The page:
standing over time (proof by contradiction is one such). Nonetheless,
mathematicians do see, as Andy noted, a world of mathematics with necessary
and sufficient relations. Children, in the K-12 mathematics curriculum
(immersed in text created by mathematicians and like-minded) may well be a
different matter.
     Carol, I am fine if you post this conversation. My historical
contributions were a little hurried and I glossed over exact dates and
probably too quickly interjected details. I am certain that those with an
eye for such things will notice mistakes and I apologize in advance. I have
also have noticed the K-8 curriculum seeming as if ontogeny is
recapitulating phylogeny. This raises large questions for me as it took
smart men and women a long time to make the leaps which are, in effect, now
tacitly presumed. One conclusion I have come to is that children are very,
very intelligent (smile). Another is that  the standard mathematics
curriculum may be a little outworn.
Ed

On Oct 30, 2014, at  4:34 AM, Andy Blunden wrote:


It's up to you, Ed.
I was fascinated with your maths history that Carol shared with me.
I learnt about the history of mathematics at some point in my undergraduate
life, but it is all a long time ago now, and I too found your observations
quite engaging.
I don't know at what historical point, mathematicians began to get
interested in mathematical relations without regard to any conclusions
being drawn from them about the material world itself. But I would be
interested to know. And I presume you, Ed, understood this distinction at
the time our xcma discussion broke off.
Andy

------------------------------------------------------------------------
*Andy Blunden*
http://home.pacific.net.au/~andy/


Carol Macdonald wrote:

Hi Andy  and Ed again

I really think this is a very important distinction.  Between you
and Ed, guys I urge you to copy these messages to XMCA.  They seem to be
significant contributions - principles - that we take us a good step
further in our discussion on the listserve.
If you want me to do this for you, please let me know.

Best
Carol

On 30 October 2014 08:32, Andy Blunden <ablunden@mira.net <mailto:
ablunden@mira.net>> wrote:
Just thinking ...
There is an important distinction between the objective validity
of any application of mathematics, and the objective validity of
mathematical processes themselves. Propositions about the real
world established by mathematics are always, at best, relative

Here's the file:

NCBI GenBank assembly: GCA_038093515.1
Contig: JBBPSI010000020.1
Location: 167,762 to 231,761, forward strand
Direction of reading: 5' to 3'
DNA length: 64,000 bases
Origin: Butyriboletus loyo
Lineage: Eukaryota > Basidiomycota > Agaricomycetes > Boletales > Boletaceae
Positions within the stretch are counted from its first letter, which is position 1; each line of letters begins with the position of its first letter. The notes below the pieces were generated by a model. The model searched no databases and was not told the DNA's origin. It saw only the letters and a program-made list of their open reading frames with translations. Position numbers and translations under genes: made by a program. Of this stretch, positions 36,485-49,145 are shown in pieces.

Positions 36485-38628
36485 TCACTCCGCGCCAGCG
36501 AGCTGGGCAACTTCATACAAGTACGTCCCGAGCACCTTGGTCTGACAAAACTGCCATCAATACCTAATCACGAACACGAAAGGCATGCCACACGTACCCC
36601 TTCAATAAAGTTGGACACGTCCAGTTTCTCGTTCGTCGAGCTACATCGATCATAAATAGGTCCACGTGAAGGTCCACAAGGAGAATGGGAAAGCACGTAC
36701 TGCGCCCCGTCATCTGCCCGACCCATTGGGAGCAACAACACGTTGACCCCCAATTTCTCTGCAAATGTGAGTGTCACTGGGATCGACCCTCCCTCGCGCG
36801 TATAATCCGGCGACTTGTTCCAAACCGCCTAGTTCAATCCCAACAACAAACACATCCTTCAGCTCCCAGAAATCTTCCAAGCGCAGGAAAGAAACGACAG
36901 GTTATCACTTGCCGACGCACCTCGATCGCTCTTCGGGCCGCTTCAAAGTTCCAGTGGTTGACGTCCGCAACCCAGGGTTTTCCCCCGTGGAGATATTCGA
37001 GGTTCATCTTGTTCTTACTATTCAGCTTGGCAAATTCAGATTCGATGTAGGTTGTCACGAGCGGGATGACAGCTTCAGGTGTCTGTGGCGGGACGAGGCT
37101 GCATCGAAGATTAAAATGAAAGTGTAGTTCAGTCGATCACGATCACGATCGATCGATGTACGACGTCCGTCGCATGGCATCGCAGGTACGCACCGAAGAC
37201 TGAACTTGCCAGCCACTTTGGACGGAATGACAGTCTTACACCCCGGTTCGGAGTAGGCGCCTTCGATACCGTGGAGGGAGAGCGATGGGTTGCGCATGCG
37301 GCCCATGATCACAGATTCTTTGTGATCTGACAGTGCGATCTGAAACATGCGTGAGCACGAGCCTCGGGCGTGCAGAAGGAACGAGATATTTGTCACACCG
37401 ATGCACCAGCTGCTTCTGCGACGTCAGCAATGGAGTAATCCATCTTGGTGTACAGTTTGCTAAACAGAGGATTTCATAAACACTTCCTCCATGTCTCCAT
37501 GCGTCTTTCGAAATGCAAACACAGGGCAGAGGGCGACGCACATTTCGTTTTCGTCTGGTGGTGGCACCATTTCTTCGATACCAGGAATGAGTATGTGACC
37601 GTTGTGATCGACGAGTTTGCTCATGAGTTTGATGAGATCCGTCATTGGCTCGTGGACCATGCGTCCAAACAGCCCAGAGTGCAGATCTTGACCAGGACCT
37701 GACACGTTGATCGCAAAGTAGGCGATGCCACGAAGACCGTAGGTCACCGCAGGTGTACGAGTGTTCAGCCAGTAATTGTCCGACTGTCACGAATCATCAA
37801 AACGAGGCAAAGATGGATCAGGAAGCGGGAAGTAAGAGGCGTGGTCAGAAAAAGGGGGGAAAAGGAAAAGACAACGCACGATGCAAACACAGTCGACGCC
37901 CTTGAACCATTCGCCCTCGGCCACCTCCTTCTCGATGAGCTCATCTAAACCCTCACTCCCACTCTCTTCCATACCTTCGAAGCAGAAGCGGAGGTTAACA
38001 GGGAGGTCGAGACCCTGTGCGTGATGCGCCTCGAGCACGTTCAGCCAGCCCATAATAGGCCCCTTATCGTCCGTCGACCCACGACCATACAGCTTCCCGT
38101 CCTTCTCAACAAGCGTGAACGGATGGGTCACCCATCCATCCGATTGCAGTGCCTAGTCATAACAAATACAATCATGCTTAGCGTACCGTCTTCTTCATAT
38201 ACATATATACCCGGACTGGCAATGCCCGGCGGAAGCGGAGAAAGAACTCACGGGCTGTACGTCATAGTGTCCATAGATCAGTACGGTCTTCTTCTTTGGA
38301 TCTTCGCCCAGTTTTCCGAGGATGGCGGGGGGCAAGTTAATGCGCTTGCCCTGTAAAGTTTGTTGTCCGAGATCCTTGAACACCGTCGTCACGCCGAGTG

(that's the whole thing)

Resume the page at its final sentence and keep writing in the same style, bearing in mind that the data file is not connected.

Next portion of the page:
truths. But the world of mathematics is no social convention in
itself, but necessary relations.

Andy

------------------------------------------------------------------------
*Andy Blunden*
http://home.pacific.net.au/~andy/
<http://home.pacific.net.au/%7Eandy/>


Carol Macdonald wrote:

    Read this Andy - it's totally intriguing.  I asked Ed to post
    it on the listserv. It seems it it ontogeny reciplating
phylogeny.
    Carol ---------- Forwarded message ----------
    From: *Ed Wall* <ewall@umich.edu <mailto:ewall@umich.edu>
    <mailto:ewall@umich.edu <mailto:ewall@umich.edu>>>
    Date: 29 October 2014 19:53
    Subject: Re: Apologies
    To: Carol Macdonald <carolmacdon@gmail.com
    <mailto:carolmacdon@gmail.com> <mailto:carolmacdon@gmail.com
    <mailto:carolmacdon@gmail.com>>>


    Carol

            As I started to answer, I realized that my reply would
    need to be a little more complicated than I had realized (so
    as I am writing I am thinking it through). Part of the problem
    is that I have been talking with Andy about converting
    'real-life' into something symbolic on, in a sense, an
    'advanced' level (for instance, physics or engineering).
    However, the very use of number is a converting of 'real-life'
    into symbols and that happened very early in a pictographic
    sense. This means, in a certain sense, the mathematics that
    happens now early on in schools and on the playground mirrors
    in an operational sense (as versus a social sense) what
    happened very early in history.
           Something happened around 400 - 300 BC (there are
    indications the it had been percolating for awhile) in how
    mathematics was viewed. Up until l that time mathematics -
    which was most usually  for commerce and calendars - was sort
    of done by recipes. People noted that if you did this and that
    you would get accepted answers, but arguments about 'validity'
    usually were of the form, "If you get some other answer, show
    me and I might believe you." Answers hinged on, on might say,
    the personal authority of the 'scribe' or 'teacher' (again
    reminiscent  of what goes on in schools today). Anyway, about
    300 BC Euclid published his Elements. This was, one might say,
    a geometric algebra, but more importantly, arguments within
    this work had a certain absolute nature; that is, if you do it
    this way, it is right no matter what anyone says otherwise